The relative potency between high dose oral oxycodone and intravenous morphine: a case illustration
by
Zhukovsky DS, Walsh D, Doona M
Department of Medical Oncology,
Cleveland Clinic Foundation,
OH 44195, USA.
Arch Intern Med 2000 Mar 27;160(6):853-60


ABSTRACT

Oxycodone is an effective opioid analgesic for cancer pain. In the United States, it is available exclusively as an oral formulation, predominantly in fixed dose combination with acetaminophen or aspirin. The latter limits its use in cancer pain due to the potential toxicity of the nonopioid component. Oxycodone is now available as a single agent, controlled release formulation. The following case report of an opioid tolerant cancer patient taking repeated high doses of oral oxycodone supports the use of a 1:1 milligram conversion ratio for oral morphine and oral oxycodone. This patient's clinical course indicates that oral oxycodone can be used safely and to good effect at high dose, that the milligram relative potency ratio for oral oxycodone to parenteral morphine during repeated dosing is 3:1, and suggests that availability of multiple formulations of oxycodone may benefit cancer patients.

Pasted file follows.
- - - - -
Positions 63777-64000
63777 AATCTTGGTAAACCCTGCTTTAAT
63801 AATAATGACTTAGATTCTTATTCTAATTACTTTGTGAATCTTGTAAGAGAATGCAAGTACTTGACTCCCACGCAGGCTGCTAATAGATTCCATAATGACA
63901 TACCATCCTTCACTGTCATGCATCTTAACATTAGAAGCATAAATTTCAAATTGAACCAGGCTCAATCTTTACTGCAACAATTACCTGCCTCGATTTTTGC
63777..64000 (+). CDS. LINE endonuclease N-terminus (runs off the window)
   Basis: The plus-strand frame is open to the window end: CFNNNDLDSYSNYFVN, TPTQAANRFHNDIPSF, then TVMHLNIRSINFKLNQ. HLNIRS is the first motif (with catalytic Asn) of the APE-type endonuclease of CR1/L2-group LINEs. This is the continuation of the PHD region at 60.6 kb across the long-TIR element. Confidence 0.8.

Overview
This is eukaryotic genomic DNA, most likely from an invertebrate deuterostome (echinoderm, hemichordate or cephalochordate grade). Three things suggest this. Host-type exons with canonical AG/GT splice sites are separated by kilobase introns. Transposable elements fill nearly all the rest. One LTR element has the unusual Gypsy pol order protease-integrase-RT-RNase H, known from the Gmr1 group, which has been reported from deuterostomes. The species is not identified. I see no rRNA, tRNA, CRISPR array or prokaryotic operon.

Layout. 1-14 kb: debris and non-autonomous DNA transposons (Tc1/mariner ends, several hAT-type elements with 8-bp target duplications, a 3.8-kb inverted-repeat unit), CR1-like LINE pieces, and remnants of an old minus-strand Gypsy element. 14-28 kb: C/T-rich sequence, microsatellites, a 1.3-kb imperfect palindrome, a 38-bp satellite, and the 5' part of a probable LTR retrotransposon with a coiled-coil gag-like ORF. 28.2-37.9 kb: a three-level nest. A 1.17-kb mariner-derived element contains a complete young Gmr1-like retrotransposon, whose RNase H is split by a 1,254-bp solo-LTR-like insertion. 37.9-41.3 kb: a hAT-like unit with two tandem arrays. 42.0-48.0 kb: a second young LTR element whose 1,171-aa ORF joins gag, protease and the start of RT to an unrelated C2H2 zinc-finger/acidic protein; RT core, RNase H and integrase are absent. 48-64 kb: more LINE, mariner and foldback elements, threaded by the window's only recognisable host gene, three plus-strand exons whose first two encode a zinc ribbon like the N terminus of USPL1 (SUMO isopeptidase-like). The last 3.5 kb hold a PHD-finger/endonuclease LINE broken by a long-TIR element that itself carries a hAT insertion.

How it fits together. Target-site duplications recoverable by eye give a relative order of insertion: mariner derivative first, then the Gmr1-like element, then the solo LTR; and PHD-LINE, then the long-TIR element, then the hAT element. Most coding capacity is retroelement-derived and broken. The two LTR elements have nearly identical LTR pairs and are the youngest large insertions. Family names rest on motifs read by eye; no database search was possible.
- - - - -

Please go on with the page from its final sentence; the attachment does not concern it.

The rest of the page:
Pain
Morphine
Oxycodone
'Hillbilly heroin'?
Oxycodone: structure
Oxycodone: metabolism
Oxycodone for cancer pain
Tramadol versus oxycodone
Oxycodone versus morphine
OxyContin: politics and science
OxyContin: prescribing indications
Controlled-release oxycodone v morphine
Oxycodone: a pharmacological and clinical review


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